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Since pain is a primary impetus for patient presentation to the Emergency Department (ED), its
treatment should be a priority for
acute care providers. Historically, the ED has been marked by shortcomings in both the evaluation and
amelioration of pain. Over
the past decade, improvements in the science of pain assessment and management have combined to
facilitate care improvements
in the ED. The purpose of this review is to address selected topics within the realm of ED pain
management. Commencing with
general principles and definitions, the review continues with an assessment of areas of controversy
and advancing knowledge in
acute pain care. Some barriers to optimal pain care are discussed, and potentialmechanisms to
overcome these barriers are offered.
While the review is not intended as a resource for specific pain conditions or drug information, selected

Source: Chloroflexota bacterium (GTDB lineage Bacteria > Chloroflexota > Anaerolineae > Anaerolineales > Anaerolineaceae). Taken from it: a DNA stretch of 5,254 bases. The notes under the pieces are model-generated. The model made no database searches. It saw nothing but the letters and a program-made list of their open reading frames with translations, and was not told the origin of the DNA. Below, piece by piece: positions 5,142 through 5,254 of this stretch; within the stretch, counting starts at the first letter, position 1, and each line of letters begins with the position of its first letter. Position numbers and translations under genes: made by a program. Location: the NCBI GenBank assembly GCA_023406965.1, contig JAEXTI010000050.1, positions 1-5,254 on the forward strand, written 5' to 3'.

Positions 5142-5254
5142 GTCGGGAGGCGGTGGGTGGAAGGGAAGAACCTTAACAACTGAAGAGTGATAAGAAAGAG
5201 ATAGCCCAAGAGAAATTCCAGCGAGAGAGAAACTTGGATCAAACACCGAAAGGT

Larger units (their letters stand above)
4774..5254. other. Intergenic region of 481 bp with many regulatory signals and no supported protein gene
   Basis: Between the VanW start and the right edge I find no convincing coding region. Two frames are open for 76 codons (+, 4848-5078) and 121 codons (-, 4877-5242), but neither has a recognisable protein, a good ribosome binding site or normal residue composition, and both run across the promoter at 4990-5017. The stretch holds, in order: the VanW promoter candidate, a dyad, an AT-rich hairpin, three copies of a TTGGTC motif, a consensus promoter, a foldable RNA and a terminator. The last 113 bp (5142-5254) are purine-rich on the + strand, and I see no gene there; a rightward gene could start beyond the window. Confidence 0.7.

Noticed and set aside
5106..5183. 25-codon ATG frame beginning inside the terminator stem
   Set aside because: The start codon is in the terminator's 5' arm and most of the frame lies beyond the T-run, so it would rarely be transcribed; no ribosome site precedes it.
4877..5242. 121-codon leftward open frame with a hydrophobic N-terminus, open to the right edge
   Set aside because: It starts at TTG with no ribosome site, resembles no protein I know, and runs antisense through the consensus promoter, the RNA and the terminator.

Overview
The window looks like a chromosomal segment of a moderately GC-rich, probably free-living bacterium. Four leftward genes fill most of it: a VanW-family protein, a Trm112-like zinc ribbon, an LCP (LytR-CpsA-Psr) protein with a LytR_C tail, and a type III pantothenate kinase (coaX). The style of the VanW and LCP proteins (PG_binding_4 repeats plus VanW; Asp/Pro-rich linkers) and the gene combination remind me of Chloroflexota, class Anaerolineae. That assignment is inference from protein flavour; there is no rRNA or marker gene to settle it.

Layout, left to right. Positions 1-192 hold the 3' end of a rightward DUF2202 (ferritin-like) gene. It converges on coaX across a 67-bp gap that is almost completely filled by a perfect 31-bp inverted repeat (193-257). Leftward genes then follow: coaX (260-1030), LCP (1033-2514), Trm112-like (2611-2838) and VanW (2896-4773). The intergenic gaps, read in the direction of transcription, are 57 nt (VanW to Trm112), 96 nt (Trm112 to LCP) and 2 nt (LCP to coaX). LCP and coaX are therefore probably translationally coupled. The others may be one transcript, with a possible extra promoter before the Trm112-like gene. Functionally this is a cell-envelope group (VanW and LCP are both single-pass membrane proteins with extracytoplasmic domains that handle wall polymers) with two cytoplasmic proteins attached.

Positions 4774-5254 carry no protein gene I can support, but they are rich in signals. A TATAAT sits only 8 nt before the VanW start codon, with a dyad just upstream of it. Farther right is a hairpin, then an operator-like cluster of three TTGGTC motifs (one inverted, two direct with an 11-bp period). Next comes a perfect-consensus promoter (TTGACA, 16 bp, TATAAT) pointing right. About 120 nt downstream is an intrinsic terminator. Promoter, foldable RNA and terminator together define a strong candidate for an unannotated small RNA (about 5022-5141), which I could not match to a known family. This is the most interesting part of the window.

agents and approaches are
mentioned with respect to evolving evidence and areas for future research.

pain is the mostcommonreason for seeking health care
and, as a presenting complaint, accounts for up to
78%of visits to the emergency department (ED).5,10,13
Adequate analgesia in EDs is an important goal of treatment;
however, the underuse of analgesics, termed oligoanalgesia,
occurs in a large proportion of ED patients (Todd, 2007)

Addressing patients pain is one of the most important

contributions ED providers can make. The frequency with
which pain is the impetus for an ED visit, the significance of
pain relief to individual patients (and family), and the relative
ease with which pain can often be ameliorated render analgesia
a primeand achievabletarget for optimization of a
patients ED care. In considering pain care in the ED, some
general principles should be kept inmind; these are reviewed
in the initial part of this discussion.The next subject to consider
is the question ofwhether there is need for discussion on
pain care in the ED. The case for focus on pain management
is bolstered by results of an assessment of the status quo
of ED analgesia practices. Rather than simply identifying
areas in which EDpractitioners are performing suboptimally,
the discussion will also include recommendations for overcoming
barriers to appropriate pain care. Specific analgesic
approaches will be addressed, with attention to various
patient populations in which analgesia care is historically
poor or controversial. (Thomas, 2013)